From the last Morning Jolt of the week:
Kasich-Hickenlooper. Try to Contain Your Enthusiasm.
Axios has an intriguing scoop this morning, although I have my doubts that it will come to fruition:
Ohio Gov. John Kasich (R) and Colorado Gov. John Hickenlooper (D) — “the Johns,” as insiders are calling them — have been making a flurry of joint appearances to talk about state-driven improvements to health care.
But Axios has learned that their duet is part of an alliance that’s gaining momentum toward a possible joint independent bid for president in 2020, likely with Kasich at the top of the ticket.
Insert all appropriate caveats: It’s August 2017, and we have no idea what the state of the Trump presidency, the country, the economy, the world stage, etcetera, will be in 2020.
If you’re a vehement Trump foe, you want the anti-Trump vote split in as few ways as possible. Whether or not the Green Party re-nominates Jill Stein, there will be a Green Party nominee, and that nominee will almost certainly be insisting that the Democratic nominee is a sellout corporatist squish who will not bring about real change. The Libertarians will nominate someone touting limited government in the abstract, and some anti-Trump Republicans might drift in that direction. (Again, why would anti-Trump Republicans reward Kasich, one of the guys who played a key role in ensuring Trump won the nomination in 2016?)
So imagine a 2020 ballot that looks something like this:
Democrat: Kamala Harris-Sherrod Brown
Green: Winona LaDuke-William Kreml
Libertarian: Austin Peterson-John McAfee
It’s a lot easier for even a hobbled president with the advantages of incumbency to hold onto a plurality than a majority. Presume the Green and Libertarians amount to their usual 2 to 6 percent of the vote in most states. With Kasich and Hickenlooper running as an independent ticket, Trump and Pence just need to hold on to the largest slice of the remaining 95 percent or so, instead of needing close to half. The threshold of a win becomes the high 30s instead of close to 50 percent.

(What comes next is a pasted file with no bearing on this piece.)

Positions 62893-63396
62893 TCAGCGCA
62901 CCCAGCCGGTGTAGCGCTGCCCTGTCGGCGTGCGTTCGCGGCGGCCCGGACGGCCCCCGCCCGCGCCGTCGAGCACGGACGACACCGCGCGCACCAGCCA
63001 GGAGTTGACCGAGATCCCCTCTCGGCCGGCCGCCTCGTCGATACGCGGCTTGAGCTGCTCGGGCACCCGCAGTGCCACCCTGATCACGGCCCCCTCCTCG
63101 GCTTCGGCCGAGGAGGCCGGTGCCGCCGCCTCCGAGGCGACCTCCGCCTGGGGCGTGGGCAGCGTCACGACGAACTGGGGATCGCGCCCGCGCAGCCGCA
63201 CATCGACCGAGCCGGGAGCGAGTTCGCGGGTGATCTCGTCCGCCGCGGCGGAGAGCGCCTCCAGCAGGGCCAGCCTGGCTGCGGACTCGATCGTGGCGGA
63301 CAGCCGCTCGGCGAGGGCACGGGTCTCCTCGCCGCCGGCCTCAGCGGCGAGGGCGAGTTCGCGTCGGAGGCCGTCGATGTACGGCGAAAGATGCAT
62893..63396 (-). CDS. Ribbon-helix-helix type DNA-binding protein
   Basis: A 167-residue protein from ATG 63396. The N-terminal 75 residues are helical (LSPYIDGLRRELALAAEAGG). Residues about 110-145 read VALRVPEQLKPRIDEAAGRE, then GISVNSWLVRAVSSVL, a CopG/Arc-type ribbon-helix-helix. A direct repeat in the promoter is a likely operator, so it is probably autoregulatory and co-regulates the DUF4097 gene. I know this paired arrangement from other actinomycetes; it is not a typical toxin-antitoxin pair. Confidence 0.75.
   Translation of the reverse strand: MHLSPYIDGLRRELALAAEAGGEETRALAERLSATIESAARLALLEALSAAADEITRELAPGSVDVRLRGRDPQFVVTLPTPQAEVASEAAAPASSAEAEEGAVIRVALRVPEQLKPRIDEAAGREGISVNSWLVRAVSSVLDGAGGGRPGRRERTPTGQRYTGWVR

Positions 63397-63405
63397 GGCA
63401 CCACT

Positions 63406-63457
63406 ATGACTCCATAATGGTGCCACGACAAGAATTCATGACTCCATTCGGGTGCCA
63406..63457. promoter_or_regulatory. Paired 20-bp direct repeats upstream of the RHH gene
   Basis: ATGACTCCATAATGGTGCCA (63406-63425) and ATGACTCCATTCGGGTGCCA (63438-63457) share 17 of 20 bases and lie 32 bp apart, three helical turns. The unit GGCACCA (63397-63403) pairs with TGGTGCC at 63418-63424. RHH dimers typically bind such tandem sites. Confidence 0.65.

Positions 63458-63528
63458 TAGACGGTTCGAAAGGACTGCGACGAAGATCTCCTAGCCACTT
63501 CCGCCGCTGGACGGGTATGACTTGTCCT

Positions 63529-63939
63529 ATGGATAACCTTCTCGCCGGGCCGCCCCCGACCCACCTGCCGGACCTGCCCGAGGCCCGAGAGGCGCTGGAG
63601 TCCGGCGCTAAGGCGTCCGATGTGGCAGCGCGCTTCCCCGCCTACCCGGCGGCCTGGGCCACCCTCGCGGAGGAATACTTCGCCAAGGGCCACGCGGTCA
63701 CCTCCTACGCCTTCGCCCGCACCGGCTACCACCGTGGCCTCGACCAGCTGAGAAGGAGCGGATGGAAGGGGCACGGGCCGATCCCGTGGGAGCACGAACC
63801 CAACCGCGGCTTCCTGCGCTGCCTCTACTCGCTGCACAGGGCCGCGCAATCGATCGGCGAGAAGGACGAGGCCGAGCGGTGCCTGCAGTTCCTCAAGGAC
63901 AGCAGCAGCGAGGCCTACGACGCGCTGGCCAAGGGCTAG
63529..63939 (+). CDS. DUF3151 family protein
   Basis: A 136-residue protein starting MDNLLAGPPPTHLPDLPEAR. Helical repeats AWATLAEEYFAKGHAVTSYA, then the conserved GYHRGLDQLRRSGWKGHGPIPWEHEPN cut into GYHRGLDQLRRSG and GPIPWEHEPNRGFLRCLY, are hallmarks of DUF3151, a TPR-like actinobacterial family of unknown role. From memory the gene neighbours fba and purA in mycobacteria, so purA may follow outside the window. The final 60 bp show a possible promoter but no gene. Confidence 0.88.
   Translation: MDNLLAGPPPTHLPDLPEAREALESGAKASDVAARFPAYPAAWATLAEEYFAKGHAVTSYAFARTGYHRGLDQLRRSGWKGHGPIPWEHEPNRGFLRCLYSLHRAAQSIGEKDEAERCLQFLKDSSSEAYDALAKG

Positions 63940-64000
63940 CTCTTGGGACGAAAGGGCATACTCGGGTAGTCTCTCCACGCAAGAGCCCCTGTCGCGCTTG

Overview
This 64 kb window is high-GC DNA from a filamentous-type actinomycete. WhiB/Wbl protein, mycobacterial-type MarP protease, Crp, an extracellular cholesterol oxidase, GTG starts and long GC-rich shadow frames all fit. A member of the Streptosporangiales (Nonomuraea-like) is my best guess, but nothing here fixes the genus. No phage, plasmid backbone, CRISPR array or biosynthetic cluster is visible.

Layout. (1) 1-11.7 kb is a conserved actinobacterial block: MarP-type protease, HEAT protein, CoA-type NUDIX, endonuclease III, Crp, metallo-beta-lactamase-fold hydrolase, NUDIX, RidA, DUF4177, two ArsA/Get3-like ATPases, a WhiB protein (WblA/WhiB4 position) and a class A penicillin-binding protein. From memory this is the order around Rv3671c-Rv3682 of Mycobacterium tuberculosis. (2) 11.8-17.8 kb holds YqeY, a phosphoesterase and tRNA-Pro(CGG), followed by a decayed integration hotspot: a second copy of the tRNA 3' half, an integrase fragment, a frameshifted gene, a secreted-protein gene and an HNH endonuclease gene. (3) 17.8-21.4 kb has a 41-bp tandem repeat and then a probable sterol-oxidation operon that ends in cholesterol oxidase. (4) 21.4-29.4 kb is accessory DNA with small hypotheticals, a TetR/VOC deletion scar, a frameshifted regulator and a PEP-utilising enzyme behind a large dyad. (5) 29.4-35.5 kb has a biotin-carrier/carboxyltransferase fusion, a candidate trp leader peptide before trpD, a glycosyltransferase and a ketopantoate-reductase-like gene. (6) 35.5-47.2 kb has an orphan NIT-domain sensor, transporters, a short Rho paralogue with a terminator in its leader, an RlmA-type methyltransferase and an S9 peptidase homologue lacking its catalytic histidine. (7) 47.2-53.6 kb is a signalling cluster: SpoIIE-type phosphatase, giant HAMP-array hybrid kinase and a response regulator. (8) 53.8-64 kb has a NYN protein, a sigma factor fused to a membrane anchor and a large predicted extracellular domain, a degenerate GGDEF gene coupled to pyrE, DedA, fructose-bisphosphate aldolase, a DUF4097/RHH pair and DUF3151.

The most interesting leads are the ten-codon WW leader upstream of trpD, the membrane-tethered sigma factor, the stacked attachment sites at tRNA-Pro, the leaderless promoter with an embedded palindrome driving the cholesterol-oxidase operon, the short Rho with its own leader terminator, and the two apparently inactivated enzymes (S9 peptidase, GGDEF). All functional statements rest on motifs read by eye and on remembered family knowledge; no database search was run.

How confident should Democrats or the Kasich-Hickenlooper team be that they wouldn’t lose a bunch of 37-34-33 splits in key states? President Trump has had a really lousy run for a while, and his approval rating remains in the mid-to-upper 30s or low 40s. Assuming that’s his floor of support, that doesn’t look so bad in a three-way race.
Let’s not forget: Donald Trump was wildly outspent, went through three campaign managers, had a lot of his party stay away from the national convention in Cleveland, outsourced his ground game to the Republican National Committee, kept having disastrous news cycle after another and faced the raging enmity of the national political press throughout the race. And he managed to win 304 electoral votes (with two faithless electors). Now give him the advantage of incumbency (a Rose Garden campaign, etcetera) and recall we’ve reelected four of the last five presidents.
The mission for the Democratic nominee in 2020 is to win the states Hillary won and find another 38 electoral votes. For the sake of argument, assume the independent ticket headed by Kasich wins his home state of Ohio; this leaves Trump with 288 electoral votes, assuming he keeps all the rest of his 2016 states red. But Kasich winning Ohio would keep those 18 electoral votes out of the Democratic nominee’s pile, as well. If Hickenlooper helps the independent ticket carry Colorado, that’s 9 electoral votes that the Democrat will have to make up elsewhere.
Axios reports, “Some establishment Dems are apoplectic about the idea of Hickenlooper teaming up with a Republican.” They probably should be.